14th Annual Medical History Conference of the West
- Monday, March 24, 2014 from 1:00pm to 5:30pm
- Strand Union Building - view map
This program is made possible by the generous support of the Volney Steele Endowment to the Montana State University Foundation. This endowment is specifically dedicated to the support of scholarship in medical history. This program is open to all at no cost.
Visitor parking is available across the street from the Strand Union Building. Hangtags must be purchased for $3.00 at the kiosk on 7th and Grant Street or at the Huffman Building on South 7th and Kagy Boulevard.
1: 00 pm Introduction and Welcome
Martin Teintze, Ph.D., Director for the MSU WWAMI Education Program
1:15 pm "Emerging Diseases Today"
David Quammen: New York Times Best Selling Author and journalist
2:15 pm Break
2:30 pm "The Ship of Death: The Frist Yellow Fever Pandemic"
Billy Smith, Ph.D., Professor, Department of History, MSU
3:10 pm: "Outlaws and Enemies: Typhoid and the Emergence of Public Health in Montana."
Spencer Shropshire Jr., M.D., Family and Community Medicine, Univ. Texas, Southwestern
3:50 pm Break
4:00 pm "Level Four Laboratories and Emerging Diseases: the ultimate challenges today and the ultimate responses available."
Heinz Feldmann, M.D., Ph.D., and Chief: Laboratory of Virology, Rocky Mountain Laboratory
4:40 pm "Disease and Doctoring in Montana at the Dawn of Modern Medicine."
Todd Savitt, Ph.D. Department of Bioethics and Interdisciplinary Studies, Brody School of Medicine, East Carolina University:
5:20 pm Concluding remarks by Dr. Martin Teintze
5:30 pm Conference Adjourns
David Quammen, was educated at Yale and Oxford before moving to Montana in 1973. He has written for a wide range of magazines, from Outside and Sports Illustrated to The New York Times Book Review, and is now a Contributing Writer for National Geographic. Quammen has published twelve books, including most recently Spillover: Animal Infections and the Next Human Pandemic, which won the Science and Society Book Award from the National Association of Science Writers. He currently lives in Bozeman, MT with his wife, Betsy Gaines, and is working on a new book involving molecular phylogenetics and the Tree of Life.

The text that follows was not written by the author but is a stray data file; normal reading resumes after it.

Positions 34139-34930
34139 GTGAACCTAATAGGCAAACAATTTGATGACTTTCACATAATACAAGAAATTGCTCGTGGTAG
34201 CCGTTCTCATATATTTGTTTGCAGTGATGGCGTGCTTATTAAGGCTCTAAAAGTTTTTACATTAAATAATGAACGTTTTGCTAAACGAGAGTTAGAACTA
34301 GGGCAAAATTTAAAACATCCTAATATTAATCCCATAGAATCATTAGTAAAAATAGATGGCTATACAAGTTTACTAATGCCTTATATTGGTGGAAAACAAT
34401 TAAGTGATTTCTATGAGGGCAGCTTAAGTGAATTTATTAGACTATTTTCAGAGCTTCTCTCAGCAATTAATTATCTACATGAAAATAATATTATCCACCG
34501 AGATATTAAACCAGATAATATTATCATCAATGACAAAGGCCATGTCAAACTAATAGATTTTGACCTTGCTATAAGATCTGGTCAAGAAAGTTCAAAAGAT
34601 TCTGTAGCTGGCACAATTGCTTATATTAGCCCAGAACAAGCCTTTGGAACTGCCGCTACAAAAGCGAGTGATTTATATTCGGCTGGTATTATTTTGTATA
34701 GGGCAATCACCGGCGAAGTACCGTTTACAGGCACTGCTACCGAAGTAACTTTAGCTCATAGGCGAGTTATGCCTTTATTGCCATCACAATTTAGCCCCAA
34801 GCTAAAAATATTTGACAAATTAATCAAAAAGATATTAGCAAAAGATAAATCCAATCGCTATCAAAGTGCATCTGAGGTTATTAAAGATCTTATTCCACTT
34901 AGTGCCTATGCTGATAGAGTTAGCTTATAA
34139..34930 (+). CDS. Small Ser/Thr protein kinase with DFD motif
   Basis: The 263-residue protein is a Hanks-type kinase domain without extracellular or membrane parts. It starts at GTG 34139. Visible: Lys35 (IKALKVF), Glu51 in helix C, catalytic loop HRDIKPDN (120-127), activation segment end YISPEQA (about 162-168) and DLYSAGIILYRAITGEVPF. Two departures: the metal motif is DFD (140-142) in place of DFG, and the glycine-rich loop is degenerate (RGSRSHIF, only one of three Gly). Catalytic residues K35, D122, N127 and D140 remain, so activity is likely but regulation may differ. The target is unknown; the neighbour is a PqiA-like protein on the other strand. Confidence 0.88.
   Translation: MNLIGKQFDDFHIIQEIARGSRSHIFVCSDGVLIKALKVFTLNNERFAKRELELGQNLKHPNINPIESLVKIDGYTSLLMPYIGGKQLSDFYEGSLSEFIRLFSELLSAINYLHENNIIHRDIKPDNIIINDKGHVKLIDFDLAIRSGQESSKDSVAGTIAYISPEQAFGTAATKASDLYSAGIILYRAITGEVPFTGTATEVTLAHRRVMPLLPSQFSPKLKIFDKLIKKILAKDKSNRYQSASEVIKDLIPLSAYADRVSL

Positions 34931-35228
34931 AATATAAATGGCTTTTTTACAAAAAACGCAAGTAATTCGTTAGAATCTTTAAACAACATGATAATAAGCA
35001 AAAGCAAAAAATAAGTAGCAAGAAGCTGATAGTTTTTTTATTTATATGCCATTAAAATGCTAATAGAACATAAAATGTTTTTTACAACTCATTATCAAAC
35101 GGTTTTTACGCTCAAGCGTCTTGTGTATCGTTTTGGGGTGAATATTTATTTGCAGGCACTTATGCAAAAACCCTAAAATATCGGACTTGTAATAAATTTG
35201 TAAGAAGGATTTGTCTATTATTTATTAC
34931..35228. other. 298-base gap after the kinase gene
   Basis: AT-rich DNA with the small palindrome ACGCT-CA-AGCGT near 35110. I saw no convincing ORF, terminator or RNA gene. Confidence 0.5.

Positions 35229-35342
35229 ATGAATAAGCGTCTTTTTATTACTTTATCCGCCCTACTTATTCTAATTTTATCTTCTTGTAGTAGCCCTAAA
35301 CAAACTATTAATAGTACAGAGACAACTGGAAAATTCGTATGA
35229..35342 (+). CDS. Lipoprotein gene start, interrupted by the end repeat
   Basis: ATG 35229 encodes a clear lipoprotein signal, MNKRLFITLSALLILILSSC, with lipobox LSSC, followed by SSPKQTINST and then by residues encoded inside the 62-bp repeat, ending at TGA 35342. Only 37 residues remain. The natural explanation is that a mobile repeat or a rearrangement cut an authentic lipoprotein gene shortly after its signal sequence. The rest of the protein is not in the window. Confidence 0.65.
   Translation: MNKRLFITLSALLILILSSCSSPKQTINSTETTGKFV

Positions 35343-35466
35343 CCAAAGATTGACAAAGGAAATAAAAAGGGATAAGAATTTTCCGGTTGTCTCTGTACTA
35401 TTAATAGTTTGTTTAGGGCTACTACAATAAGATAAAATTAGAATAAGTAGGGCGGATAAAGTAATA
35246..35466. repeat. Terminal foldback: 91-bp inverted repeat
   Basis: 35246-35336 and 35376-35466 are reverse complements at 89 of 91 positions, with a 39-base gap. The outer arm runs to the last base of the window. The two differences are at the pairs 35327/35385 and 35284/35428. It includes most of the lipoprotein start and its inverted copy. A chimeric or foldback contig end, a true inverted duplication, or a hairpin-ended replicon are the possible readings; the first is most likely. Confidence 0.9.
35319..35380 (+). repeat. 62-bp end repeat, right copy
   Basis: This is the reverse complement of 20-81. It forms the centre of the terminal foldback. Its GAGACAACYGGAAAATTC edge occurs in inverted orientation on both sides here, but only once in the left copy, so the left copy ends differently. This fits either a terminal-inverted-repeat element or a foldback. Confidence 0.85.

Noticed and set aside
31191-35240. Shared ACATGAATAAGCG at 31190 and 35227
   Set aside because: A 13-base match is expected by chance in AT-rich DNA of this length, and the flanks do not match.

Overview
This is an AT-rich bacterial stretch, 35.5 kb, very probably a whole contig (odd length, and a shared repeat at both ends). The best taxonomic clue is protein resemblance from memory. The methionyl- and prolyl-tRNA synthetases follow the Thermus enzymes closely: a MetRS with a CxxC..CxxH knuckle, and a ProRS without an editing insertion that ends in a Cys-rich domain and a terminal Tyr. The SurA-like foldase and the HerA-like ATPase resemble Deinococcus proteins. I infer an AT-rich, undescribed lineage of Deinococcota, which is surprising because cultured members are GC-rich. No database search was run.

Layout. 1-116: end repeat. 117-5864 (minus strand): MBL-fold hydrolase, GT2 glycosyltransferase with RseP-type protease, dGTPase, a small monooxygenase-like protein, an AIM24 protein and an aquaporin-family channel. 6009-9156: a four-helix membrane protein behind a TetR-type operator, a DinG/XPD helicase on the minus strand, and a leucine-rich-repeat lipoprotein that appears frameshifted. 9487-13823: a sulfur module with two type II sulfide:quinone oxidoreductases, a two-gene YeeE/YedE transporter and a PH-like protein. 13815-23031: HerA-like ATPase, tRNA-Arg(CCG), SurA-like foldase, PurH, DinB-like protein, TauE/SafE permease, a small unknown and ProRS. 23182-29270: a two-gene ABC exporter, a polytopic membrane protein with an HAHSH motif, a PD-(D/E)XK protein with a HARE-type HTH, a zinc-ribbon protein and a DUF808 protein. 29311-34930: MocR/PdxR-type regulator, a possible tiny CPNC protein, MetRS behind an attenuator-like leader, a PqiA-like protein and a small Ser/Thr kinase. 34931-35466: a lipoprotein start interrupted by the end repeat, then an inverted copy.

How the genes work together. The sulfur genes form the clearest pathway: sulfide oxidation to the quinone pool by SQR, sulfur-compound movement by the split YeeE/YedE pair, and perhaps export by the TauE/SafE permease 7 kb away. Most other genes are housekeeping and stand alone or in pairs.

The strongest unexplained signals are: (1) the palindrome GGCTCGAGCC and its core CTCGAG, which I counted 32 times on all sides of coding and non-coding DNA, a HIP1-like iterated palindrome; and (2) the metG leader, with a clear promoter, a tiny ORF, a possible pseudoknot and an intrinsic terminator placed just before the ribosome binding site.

Billy Smith, Ph.D., graduated with his Ph.D. from the University of California in 1981 and has since taught in Montana State University's History and Philosophy Department. He has proven to be a major contributor in both research and teaching, earning MSU's top awards, including Mary Ross Provost's Award for Excellence in Undergraduate Teaching, the Cox Award for Excellence in Teaching and Research, the Wiley Award for Research, as well as a large number of grants. His interests include early America, race, class and slavery, disease and mapping early America. Dr. Smith was a Michael P. Malone Professor of History from 2002-2005 and a Distinguished Professor of Letters and Science from 2008-2011. He has published nine books, including his most recent, Ship of Death: A Voyage that Changed the Atlantic World, which has gained international attention. He continues to teach and conduct research.
Spencer Shropshire Jr, M.D., received his B.A.in English from Texas Christian University and M.D. from The University of Texas Southwestern. Following internship at Duke University Medical Center, he completed his residency in Internal Medicine at Parkland Memorial Hospital in Dallas and fellowship in Infectious Disease at U.T. Southwestern. He came to Helena in 1987 as Chief of Medicine at Ft. Harrison VA Hospital. Following retirement he served for several years on the board of the Water Quality Protection District for Lewis and Clark County, where his interest in Montana's typhoid epidemics began.
Heinz Feldmann, M.D., Ph.D., graduated from medical school in 1987 and then went on to earn his Ph.D. in 1988, both from the University of Marburg in Germany. Since 2008 he has been the chief of Laboratory of Virology and the chief scientist at Rocky Mountain Laboratories BSL-4. Dr. Feldmann is an associate professor with the department of medical microbiology at the University of Manitoba and serves as a consultant on viral hemorrhagic fevers and related pathogens for the World Health Organization. He is also an editor for Archives of Virology and serves on the editorial board of several other journals. His major interests include pathogenesis of hemorrhagic fever viruses, such as filoviruses, arenaviruses and bunyaviruses, and other special viral pathogens. He has been awarded several honors including the PHAC Research Merit Award.
Todd Savitt, Ph.D., is an historian of medicine whose research focuses on African Americans, the American South, and Montana. He has written on the early history of St. Patrick Hospital in Missoula and on a physician who performed abortions in Helena. He served as visiting scholar at the Institute of Medicine and Humanities in Missoula in 1994. Savitt serves as Assistant Dean of Diversity and teaches history of medicine, literature and medicine, and medical ethics at the Brody School of Medicine, East Carolina University, Greenville, NC.
- WWAMI Medical Education Program